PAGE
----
Analysis: Were G20 arrests indiscriminate?

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TORONTO, Canada — It’s useful, when considering the conduct of police during the recent G20 summit in Toronto, to compare it to a time when Canada faced its most serious domestic crisis.

It was back in 1970, during a tumultuous period known as the October Crisis. An extremist group called the FLQ had for years been waging a bombing campaign against federal buildings and institutions in Montreal, part of a bloody bid to make the province of Quebec an independent country.

The group then upped the ante by kidnapping Britain’s trade commissioner, James Cross, and the province’s minister of labor, Pierre Laporte. The provincial and federal governments considered it a state of insurrection and imposed the War Measures Act, which suspended civil liberties and saw Canadian soldiers take control of Montreal streets. The next day, Oct. 17, Laporte was murdered by his kidnappers.

By the end of that year, 468 people were arrested — the biggest peacetime mass roundup in Canadian history. Many were jailed simply for supporting the Parti Quebecois, a political party that wanted to achieve Quebec independence by democratic means. It was elected to power provincially six years later.

Many considered the mass arrests — some were held incommunicado for days — an outrageous abuse of state power. Indeed, 408 of those arrested were eventually released without charges. Only two ended up being sentenced.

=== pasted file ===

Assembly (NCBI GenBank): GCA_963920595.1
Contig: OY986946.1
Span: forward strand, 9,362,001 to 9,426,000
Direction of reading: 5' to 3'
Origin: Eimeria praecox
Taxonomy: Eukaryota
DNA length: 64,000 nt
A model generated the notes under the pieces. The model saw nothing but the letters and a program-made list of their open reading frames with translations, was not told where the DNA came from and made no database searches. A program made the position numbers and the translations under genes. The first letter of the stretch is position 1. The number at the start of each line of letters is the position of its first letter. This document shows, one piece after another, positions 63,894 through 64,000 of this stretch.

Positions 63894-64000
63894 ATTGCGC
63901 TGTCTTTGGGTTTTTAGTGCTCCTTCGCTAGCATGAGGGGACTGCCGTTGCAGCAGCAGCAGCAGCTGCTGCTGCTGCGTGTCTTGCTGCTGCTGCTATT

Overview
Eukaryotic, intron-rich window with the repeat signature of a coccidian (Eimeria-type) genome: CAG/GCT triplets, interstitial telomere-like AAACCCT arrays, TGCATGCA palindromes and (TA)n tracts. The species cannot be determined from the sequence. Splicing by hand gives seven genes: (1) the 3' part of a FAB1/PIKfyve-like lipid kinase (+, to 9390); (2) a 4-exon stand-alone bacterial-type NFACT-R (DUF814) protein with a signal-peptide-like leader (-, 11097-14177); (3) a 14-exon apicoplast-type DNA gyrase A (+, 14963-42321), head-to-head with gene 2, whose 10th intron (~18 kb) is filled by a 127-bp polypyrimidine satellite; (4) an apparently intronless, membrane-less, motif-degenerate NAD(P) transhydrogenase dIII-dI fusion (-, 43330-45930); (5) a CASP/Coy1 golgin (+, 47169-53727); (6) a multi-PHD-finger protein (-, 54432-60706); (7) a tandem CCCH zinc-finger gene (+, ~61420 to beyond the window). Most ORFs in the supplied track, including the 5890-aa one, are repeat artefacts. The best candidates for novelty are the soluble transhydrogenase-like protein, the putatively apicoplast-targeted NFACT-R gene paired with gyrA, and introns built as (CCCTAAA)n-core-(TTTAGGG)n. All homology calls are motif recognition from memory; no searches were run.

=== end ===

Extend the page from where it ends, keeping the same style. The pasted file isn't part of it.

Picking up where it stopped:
Fast forward to Toronto, the weekend of June 26, when, despite objections from the city’s mayor, Prime Minister Stephen Harper decided to host leaders from 20 of the most important economies in the heart of downtown Toronto.

In the sad tradition of international summits, a relatively small group of black-clad protesters turned violent. They smashed windows, largely targeting what they considered symbols of international corporatism, including banks, Starbucks and stores like Gap and Nike.

Despite the presence of 20,000 police officers in a small area of the downtown core — yes, 20,000 — rioters also managed to burn three or four police cruisers.

By no stretch of the most paranoid imagination could anyone assume that a state of insurrection was underway, or even imminent. In fact, the violence resembled what unfortunately has occurred — in Canada and the United States — when major league sports teams win or lose championships.

Toronto police responded by arresting 1,105 people. And they didn’t need the War Measures Act to do it.

There is much evidence suggesting the arrests were indiscriminate. In one incident, riot police rushed a crowd peacefully singing the national anthem.

In another, they surrounded some 500 people at the corner of a major downtown intersection Sunday evening, the day after the violence. Police boxed them there for three hours — a tactic known as “kettling” — in the pouring rain. Most of those detained were innocent bystanders who just happened to be walking by that corner or standing there for one reason or another.

Scores of arrests were made at Queen’s Park, site of Ontario’s provincial legislature. There, a 57 year-old amputee named John Pruyn was resting on the grass with his daughter after taking part in the official protest march organized by the Canadian Labour Congress, an umbrella organization of unions.